Dealing with Difference Institute
May 11, 2011
MACOMB, IL -- The Western Illinois University 18th Annual Dealing with Difference Institute (DWDI) will be held Tuesday-Wednesday, May 17-18 in the Multicultural Center on the WIU-Macomb campus. The institute, which is designed for higher education faculty, students and staff, along with pre-K-12 educators, will feature presentations and discussions focusing this year's theme, "Fear: Its Uses and Abuses."
According to DWDI Co-Coordinator Janice Welsch, English professor emeritus, fear was chosen as this year's theme due to its relevance in the lives of a large portion of the world's population and because it is used extensively across a wide and divergent spectrum of interests.
The DWDI begins at 1 p.m. Tuesday, May 17 with a keynote presentation by Shakti Butler, a filmmaker and the executive director of World Trust. In an interactive session, "Fear: The Internal Engine of Oppression," Butler will offer participants a context for the ideas and action she identifies as critical to understanding and promoting genuine culturally diverse communities. She will also discuss fear as one of the personal and social complications that make communities difficult to build and maintain.
Another session will focus on ideas discussed by journalist Daniel Gardner in his book, "The Science of Fear: How the Culture of Fear Manipulates Your Brain." Based on the brain science pioneered by University of Oregon Professor Emeritus Paul Slovic and other scholars, Gardner approaches fear from a psychological perspective. He lays out some of the ways fear short circuits reason and leads to inappropriate responses to media messages, as well as to local and global events. Lance Ternasky, WIU associate dean of the College of Education and Human Services, and Melanie Hetzel-Riggin, associate professor of psychology at Western, will lead a discussion of these phenomena, the impact on intercultural dialogue and cooperation and evaluation and resistance strategies.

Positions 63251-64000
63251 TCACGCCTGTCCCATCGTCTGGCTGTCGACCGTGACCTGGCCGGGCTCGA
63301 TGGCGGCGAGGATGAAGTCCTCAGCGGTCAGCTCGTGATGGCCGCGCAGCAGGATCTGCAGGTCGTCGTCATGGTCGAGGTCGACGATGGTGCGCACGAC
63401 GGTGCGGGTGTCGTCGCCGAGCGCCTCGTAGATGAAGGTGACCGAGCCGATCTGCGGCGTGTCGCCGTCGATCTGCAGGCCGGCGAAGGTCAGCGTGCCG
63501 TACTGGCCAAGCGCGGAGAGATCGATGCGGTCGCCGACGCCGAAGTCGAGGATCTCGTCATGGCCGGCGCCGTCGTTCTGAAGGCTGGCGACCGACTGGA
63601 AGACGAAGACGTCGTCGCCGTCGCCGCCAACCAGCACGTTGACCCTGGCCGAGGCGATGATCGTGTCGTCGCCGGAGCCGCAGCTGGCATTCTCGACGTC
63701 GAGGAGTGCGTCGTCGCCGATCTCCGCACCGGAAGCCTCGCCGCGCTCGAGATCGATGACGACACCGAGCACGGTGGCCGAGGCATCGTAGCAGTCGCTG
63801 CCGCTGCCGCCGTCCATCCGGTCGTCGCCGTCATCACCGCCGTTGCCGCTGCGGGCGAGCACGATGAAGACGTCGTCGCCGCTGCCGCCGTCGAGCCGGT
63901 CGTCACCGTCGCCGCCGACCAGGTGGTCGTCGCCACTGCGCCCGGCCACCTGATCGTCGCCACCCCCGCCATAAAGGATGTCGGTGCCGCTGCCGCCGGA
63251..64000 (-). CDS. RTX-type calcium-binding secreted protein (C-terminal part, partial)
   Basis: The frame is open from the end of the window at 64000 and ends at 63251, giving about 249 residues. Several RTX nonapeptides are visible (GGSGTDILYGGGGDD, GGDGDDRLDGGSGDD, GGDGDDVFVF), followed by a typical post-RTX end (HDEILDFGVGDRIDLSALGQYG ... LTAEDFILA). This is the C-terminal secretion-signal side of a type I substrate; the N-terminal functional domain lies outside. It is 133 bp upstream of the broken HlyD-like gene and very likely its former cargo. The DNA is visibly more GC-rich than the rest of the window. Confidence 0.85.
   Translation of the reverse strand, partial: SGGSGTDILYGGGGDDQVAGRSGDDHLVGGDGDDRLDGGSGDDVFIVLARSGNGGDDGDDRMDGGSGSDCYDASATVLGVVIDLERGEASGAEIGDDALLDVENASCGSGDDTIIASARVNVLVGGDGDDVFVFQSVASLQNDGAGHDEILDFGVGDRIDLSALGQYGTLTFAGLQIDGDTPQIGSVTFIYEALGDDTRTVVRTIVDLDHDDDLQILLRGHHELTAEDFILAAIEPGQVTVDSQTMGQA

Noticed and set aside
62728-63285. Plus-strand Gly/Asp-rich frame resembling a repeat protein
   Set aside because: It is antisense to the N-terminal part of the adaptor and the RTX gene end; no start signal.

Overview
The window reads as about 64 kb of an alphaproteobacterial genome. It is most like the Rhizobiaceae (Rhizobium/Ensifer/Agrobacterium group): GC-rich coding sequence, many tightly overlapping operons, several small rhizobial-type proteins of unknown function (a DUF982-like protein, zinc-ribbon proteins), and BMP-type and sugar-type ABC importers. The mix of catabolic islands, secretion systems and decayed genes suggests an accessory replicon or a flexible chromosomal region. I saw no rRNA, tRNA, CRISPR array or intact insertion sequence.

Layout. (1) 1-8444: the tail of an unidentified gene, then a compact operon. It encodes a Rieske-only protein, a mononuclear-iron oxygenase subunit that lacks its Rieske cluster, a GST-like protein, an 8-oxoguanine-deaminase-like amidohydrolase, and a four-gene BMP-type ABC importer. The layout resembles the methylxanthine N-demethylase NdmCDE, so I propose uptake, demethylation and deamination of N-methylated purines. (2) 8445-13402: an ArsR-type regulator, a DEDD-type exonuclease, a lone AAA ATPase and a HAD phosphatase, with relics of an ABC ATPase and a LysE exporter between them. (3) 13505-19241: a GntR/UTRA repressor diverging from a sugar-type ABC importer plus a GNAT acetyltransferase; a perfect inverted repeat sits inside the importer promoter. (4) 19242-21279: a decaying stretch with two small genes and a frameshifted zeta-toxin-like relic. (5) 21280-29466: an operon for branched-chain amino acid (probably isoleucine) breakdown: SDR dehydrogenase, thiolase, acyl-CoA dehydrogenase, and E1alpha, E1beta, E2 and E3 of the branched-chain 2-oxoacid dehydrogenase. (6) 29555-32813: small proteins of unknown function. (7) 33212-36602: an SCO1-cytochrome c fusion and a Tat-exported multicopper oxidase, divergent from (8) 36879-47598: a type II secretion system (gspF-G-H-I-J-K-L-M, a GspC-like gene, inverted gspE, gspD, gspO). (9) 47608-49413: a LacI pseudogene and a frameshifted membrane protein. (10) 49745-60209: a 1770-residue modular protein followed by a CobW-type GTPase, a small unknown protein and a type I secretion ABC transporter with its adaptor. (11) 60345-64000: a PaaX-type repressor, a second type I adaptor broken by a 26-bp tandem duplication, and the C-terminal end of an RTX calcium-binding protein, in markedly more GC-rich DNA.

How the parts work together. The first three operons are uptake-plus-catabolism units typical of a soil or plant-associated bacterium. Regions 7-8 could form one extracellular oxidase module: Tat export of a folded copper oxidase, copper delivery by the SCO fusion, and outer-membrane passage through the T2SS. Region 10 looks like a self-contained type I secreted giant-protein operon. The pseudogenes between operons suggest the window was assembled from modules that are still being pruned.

The DWDI will also include opportunities for participants to consider how yoga, meditation and visualization can help counter unthinking responses to messages of fear. Andrea Hyde, an associate professor in the educational and interdisciplinary studies department, and Karen Mauldin-Curtis, WIU's Peace Corps Fellows Program director, have both practiced and taught yoga for many years, while Tracy Knight, director of Western's Psychology Clinic, has applied visualization and guided imagery extensively since the 1980s. The Rev. Zuiko Redding, the Cedar Rapids (IA) Zen Center's resident teacher, regularly facilitates meditation at the center. They will focus on the philosophies, value, and practice of meditation, visualization, and yoga and their potential for offsetting fear.
Sessions will continue through 5 p.m. Tuesday, followed by a 6 p.m. dinner coordinated by Earl Bracey, associate vice president of student services. On Wednesday, May 18 institute sessions will begin at 8:30 a.m. and end at 3 p.m. WIU students, faculty and staff may attend all DWDI sessions at no charge, with the exception of the Tuesday evening dinner. Educators from across the region who are interested in participating in the institute will be charged a modest fee to cover the cost of registration and meals.
Complete information about the DWDI presenters, program and registration is available on the Illinois Association for Cultural Diversity website at wiu.edu/iacd. Questions can be directed to Welsch at JR-Welsch@wiu.edu or (309) 298-2057 or institute co-coordinator J.Q. Adams at JQ-Adams@wiu.edu or (309) 298-3698.
The institute is co-sponsored by Western Illinois University's Expanding Cultural Diversity Project, WIU's Center for Innovation in Teaching and Research and the Illinois Association for Cultural Diversity.